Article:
Slashed set-up times and faster production.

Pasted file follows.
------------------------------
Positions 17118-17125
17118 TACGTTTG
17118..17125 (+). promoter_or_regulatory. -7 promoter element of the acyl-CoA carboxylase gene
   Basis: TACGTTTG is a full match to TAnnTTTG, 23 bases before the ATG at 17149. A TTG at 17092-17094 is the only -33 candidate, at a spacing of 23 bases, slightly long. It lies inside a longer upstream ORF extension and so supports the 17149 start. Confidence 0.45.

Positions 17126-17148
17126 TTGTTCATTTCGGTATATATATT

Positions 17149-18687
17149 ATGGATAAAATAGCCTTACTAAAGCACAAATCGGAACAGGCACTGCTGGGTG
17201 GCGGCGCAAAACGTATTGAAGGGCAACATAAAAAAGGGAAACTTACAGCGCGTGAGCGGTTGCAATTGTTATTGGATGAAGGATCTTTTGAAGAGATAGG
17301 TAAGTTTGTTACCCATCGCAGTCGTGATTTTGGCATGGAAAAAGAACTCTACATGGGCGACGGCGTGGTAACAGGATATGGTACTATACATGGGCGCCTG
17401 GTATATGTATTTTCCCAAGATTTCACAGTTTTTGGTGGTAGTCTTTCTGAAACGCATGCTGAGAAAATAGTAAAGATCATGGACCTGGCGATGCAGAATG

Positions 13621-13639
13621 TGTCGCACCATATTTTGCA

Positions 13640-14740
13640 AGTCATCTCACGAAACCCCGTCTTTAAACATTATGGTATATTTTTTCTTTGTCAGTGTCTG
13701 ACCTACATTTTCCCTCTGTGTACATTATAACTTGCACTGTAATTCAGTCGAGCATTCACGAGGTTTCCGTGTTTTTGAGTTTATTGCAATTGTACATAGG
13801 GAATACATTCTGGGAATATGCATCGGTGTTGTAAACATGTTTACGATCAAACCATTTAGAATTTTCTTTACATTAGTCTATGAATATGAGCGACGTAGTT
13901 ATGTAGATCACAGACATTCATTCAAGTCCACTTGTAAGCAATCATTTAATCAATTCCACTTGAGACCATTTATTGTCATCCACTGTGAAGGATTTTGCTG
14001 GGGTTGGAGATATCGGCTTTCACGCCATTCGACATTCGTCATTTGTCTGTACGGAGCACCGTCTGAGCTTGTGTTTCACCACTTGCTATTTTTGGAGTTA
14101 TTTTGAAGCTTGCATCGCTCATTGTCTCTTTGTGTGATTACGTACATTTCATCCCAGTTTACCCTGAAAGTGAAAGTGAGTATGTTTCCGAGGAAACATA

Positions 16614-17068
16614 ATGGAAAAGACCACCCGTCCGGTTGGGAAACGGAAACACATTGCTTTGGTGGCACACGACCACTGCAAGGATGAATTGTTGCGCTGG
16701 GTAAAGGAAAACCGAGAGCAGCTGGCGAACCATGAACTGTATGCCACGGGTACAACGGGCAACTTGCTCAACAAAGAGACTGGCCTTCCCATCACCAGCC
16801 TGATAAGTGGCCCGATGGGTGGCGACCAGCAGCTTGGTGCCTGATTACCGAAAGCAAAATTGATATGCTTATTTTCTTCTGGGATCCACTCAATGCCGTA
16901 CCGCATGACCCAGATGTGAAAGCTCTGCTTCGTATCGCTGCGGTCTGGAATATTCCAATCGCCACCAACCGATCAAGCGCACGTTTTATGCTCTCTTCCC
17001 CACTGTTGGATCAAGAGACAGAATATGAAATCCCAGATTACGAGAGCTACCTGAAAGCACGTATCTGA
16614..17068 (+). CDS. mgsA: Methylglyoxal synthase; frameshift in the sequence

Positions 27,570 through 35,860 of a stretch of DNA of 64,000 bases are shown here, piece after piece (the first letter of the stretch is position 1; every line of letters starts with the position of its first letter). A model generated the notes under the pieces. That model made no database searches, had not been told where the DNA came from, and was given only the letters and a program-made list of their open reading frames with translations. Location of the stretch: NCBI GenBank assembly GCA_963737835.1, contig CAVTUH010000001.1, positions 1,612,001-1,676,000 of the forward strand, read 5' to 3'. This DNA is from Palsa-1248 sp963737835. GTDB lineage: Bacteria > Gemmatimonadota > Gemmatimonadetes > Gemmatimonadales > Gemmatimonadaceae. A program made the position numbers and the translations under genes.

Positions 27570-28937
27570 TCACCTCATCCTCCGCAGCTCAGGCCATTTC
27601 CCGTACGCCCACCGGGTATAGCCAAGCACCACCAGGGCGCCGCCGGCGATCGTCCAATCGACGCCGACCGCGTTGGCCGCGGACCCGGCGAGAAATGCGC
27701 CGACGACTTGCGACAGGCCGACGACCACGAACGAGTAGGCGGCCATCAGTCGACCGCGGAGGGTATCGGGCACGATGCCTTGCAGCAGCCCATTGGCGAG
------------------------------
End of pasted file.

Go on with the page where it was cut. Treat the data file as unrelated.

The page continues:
The effectiveness of the Sauber approach is indicated by the race team’s consistently good performance over the years. Although the team has never bagged the big titles like Ferrari or Mercedes, it has established itself in the middle of motor racing’s Premier League and also made a name for itself as a talent factory. In the battle for the World Championship, drivers like Nick Heidfeld, Robert Kubica, Kamui Kobayashi and Sergio Perez have regularly picked up points. And in the 2015 season, the Sauber F1 team with its drivers Felipe Nasr and Marcus Ericsson achieved a commendable 8th position in the Constructors’ World Championship. And despite the fact that the abrupt departure of majority owner BMW from Formula One in the summer of 2009 severely shook the Swiss team. Nevertheless, team founder Peter Sauber, who bought back his baby after the BMW pull-out, got Sauber back on course. This was possible also because the team could continue to bank on the innovative capability of important technology partners like Mitsubishi Electric. Sauber’s engineers have never been short of high-tech components for the racing cars or for the company’s own wind tunnel. “That’s one of the great things about staunch partners like Mitsubishi Electric. We can rely on them to continue to refine their technology that we benefit from to such an extent,” says Kruse.